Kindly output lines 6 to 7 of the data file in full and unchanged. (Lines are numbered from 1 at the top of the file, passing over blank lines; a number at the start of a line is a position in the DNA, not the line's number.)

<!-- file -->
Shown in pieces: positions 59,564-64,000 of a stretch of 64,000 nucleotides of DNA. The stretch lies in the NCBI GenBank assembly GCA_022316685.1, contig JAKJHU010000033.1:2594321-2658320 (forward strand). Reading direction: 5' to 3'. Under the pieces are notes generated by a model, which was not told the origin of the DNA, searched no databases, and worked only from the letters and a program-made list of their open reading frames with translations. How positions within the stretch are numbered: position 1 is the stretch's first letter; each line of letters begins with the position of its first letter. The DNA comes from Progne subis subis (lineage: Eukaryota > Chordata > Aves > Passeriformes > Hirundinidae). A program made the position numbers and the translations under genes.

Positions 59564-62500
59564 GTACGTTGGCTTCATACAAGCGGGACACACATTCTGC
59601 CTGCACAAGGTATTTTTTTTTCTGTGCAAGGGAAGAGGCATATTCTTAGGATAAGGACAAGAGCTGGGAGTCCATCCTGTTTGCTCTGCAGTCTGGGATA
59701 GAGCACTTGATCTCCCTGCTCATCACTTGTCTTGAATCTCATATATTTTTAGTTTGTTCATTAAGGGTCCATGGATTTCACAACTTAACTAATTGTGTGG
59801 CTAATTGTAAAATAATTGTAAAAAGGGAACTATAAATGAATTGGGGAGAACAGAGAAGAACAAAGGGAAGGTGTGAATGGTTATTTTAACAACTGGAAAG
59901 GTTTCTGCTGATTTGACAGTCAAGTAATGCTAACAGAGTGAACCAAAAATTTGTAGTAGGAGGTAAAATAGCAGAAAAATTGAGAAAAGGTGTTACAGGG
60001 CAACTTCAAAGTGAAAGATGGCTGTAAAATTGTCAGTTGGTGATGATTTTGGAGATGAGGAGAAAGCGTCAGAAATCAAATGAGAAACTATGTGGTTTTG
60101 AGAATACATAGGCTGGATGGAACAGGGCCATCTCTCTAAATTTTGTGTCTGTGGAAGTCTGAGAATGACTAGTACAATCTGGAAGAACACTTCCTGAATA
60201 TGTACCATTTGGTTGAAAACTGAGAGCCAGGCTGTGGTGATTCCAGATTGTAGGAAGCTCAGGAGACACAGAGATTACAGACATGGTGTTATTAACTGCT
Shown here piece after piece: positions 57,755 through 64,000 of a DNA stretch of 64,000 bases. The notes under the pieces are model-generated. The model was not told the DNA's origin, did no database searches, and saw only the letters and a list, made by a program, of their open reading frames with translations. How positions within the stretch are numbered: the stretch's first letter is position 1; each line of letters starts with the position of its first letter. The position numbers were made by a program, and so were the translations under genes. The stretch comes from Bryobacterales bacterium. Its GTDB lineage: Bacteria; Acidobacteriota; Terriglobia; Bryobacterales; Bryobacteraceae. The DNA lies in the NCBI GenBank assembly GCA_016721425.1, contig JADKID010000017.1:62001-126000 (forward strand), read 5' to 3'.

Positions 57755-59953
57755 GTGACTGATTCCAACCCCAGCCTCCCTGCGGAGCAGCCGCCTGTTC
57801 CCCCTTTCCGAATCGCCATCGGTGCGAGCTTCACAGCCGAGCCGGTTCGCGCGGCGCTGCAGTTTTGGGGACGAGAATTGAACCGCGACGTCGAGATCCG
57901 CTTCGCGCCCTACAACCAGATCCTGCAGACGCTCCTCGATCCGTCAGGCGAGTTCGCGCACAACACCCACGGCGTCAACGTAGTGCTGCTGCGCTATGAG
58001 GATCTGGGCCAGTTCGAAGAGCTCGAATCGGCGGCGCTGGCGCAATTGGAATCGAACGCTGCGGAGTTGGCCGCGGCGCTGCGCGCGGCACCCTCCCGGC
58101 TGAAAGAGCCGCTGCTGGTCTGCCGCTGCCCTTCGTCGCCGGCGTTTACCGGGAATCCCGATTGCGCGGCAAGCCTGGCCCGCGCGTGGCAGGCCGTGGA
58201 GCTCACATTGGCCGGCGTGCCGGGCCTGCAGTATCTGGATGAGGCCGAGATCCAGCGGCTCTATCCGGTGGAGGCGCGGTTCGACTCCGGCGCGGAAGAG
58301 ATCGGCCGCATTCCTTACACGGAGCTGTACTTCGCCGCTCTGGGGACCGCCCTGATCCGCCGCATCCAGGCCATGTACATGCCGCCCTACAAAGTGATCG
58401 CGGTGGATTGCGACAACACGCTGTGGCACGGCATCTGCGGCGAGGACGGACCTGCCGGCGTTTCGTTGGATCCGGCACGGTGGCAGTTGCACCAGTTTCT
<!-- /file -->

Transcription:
59801 CTAATTGTAAAATAATTGTAAAAAGGGAACTATAAATGAATTGGGGAGAACAGAGAAGAACAAAGGGAAGGTGTGAATGGTTATTTTAACAACTGGAAAG
59901 GTTTCTGCTGATTTGACAGTCAAGTAATGCTAACAGAGTGAACCAAAAATTTGTAGTAGGAGGTAAAATAGCAGAAAAATTGAGAAAAGGTGTTACAGGG